The PTEN gene is a tumor suppressor gene that is located on chromosome 10q23.3 and has dual specificity (30). PTEN, as a lipid phosphatase, dephosphorylates the second messenger phosphatidylinositol 3,4,5-triphosphate, blocks the phosphoinositide 3-kinase (PI3K)/Akt signaling pathway, upregulates the tumor suppressor gene p27 and inhibits cyclin D1 accumulation to regulate the cell cycle, which in turn causes cell G0/G1 arrest that prevent cells from entering the S phase. p27 is the key mediator in the repression of the G1 phase by PTEN, as well as a downstream target for PTEN-dependent cell cycle arrest (31,32). PTEN also reduces AKT phosphorylation and inhibits MMP secretion, thereby inhibiting tumor invasion and migration (33). Human malignant glioma (astrocytoma and glioblastoma) has a high level of PTEN gene deletions and mutations, which leads to abnormal activation of the PI3K/Akt pathway, particularly an increase in Akt phosphorylation and activity that promotes tumor cell growth, proliferation, invasion and metastasis (34). The present study demonstrated that the transfection of U87 cells with an miR-130b inhi bitor promoted the expression of the target gene PTEN and reduced the phosphorylation of AKT. Glioma cells transfected with the miR-130b inhibitor also exhibited increased expression of the tumor suppressor gene p27, suppressed cyclin D1 expression and reduced cell proliferation with G0/G1 arrest, which prevented cells from entering the S phase. Finally, the miR-130b inhibitor also reduced Akt phosphorylation levels to inhibit MMP-2 and -9 expression, thereby suppressing U87 invasion and migration. The siRNA silencing of PTEN reversed the inhibition of cell proliferation and invasion and promoted the apoptosis-inducing effect of the miR-130b inhibitor. Thus, the present study demonstrated that miR-130b functions in the tumorigenesis and development of glioma via the PTEN/AKT signaling pathway.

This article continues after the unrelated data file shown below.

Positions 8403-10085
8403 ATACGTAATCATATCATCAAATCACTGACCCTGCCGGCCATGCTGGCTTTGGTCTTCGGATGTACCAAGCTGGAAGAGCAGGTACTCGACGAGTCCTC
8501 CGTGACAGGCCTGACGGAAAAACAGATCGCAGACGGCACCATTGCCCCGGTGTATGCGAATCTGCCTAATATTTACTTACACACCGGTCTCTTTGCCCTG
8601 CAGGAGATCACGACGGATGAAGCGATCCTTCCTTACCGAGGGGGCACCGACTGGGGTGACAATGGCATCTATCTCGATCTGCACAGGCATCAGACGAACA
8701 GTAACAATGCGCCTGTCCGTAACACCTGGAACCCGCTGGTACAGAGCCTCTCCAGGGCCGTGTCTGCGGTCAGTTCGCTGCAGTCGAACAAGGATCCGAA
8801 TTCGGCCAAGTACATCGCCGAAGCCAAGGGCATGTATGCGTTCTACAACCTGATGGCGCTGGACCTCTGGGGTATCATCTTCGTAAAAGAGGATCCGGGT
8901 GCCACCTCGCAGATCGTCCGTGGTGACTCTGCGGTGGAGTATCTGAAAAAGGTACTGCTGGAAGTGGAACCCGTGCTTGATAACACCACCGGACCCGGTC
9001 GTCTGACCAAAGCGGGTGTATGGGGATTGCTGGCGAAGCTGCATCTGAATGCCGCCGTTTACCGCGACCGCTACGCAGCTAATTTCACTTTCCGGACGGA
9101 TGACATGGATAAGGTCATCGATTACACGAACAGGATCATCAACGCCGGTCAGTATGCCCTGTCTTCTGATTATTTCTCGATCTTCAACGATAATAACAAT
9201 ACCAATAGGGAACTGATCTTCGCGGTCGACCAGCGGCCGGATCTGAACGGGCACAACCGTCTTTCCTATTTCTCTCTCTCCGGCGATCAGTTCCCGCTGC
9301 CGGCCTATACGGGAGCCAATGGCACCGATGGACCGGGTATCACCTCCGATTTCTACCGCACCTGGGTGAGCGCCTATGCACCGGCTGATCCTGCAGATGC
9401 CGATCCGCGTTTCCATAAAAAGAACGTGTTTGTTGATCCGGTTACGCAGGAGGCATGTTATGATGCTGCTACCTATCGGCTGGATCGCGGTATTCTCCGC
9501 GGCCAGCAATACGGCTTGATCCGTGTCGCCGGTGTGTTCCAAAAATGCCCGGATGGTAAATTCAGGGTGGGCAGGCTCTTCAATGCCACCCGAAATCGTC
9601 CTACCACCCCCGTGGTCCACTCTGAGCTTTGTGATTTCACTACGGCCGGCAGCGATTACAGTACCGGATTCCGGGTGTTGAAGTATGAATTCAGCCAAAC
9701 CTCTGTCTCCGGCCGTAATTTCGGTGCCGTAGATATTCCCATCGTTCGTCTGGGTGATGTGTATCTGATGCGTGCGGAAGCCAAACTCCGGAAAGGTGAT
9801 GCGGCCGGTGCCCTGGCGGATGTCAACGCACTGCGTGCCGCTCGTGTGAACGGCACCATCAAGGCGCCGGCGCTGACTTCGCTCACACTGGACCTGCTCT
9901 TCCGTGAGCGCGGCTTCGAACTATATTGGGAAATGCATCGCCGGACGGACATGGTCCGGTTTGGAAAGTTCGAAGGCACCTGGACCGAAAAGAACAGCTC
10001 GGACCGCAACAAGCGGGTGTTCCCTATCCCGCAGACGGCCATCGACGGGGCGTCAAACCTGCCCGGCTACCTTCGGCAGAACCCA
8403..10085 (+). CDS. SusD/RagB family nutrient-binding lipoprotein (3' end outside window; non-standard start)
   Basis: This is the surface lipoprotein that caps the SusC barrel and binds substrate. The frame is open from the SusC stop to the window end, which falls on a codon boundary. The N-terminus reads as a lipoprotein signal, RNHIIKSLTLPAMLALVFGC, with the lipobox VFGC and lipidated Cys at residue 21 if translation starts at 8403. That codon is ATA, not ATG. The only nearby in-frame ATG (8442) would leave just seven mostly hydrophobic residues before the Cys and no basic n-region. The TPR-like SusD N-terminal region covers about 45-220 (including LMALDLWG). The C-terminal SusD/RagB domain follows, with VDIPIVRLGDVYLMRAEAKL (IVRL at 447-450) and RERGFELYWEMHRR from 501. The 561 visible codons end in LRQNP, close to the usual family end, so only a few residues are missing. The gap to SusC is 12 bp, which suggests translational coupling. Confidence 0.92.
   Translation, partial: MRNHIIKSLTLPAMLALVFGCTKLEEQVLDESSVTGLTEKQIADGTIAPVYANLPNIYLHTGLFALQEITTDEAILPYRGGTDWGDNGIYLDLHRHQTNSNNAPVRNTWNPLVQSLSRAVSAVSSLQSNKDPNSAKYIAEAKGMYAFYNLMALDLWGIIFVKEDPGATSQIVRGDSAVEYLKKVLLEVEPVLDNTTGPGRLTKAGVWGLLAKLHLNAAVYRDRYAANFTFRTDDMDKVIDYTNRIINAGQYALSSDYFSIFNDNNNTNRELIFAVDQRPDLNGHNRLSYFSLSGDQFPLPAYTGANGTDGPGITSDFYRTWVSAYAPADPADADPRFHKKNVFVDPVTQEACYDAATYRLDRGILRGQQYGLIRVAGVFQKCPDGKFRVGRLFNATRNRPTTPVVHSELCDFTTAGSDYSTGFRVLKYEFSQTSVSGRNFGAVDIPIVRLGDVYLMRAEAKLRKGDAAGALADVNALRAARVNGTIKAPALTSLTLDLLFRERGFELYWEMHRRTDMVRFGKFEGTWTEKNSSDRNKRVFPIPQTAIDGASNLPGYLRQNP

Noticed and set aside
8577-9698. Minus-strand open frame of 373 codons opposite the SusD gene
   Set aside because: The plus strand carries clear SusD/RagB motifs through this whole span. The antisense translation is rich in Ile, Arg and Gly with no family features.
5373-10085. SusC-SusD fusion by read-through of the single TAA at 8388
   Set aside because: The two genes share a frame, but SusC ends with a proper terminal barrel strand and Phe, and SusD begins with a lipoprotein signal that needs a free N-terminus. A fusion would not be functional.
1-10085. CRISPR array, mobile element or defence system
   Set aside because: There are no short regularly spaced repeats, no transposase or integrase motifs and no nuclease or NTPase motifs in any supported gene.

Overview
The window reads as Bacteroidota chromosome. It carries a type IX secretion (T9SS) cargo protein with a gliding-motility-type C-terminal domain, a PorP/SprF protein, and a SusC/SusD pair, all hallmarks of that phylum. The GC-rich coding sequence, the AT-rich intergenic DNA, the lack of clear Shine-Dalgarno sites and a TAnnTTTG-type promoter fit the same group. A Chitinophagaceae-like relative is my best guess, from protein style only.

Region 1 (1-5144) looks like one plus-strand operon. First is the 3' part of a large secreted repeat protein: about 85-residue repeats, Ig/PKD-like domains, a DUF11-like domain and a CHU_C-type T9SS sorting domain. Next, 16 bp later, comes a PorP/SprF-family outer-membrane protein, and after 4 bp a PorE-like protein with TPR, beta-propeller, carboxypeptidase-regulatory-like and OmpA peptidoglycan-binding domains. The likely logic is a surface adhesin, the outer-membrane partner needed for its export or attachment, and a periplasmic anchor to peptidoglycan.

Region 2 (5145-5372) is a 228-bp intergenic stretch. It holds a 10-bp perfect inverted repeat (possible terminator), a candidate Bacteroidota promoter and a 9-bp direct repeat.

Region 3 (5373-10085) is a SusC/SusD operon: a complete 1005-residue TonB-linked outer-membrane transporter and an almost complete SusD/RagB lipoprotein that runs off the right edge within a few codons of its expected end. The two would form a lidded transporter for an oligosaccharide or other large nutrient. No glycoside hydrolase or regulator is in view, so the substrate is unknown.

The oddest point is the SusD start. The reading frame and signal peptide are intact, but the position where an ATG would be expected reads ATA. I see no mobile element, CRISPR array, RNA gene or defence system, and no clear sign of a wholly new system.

In conclusion, the present study has elucidated the oncogenic functions of miR-130b in glioma, which involved the negatively regulation of the expression of PTEN. These results indicate that miR-130b is important in the proliferation, apoptosis and invasion of glioma, and suggest that the inhibition of miR-130b expression may be an effective treatment approach for human glioma.

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Journal Cover

January 2018
Volume 41 Issue 1

Print ISSN: 1107-3756
Online ISSN:1791-244X

2016 Impact Factor: 2.341
Ranked #21/128 Medicine Research and Experimental
(total number of cites)

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APA
Gu, J., Fan, K., Zhang, J., Chen, H., & Wang, S. (2018). Suppression of microRNA-130b inhibits glioma cell proliferation and invasion, and induces apoptosis by PTEN/AKT signaling. International Journal of Molecular Medicine, 41, 284-292. https://doi.org/10.3892/ijmm.2017.3233
MLA
Gu, J., Fan, K., Zhang, J., Chen, H., Wang, S."Suppression of microRNA-130b inhibits glioma cell proliferation and invasion, and induces apoptosis by PTEN/AKT signaling". International Journal of Molecular Medicine 41.1 (2018): 284-292.
Chicago
Gu, J., Fan, K., Zhang, J., Chen, H., Wang, S."Suppression of microRNA-130b inhibits glioma cell proliferation and invasion, and induces apoptosis by PTEN/AKT signaling". International Journal of Molecular Medicine 41, no. 1 (2018): 284-292. https://doi.org/10.3892/ijmm.2017.3233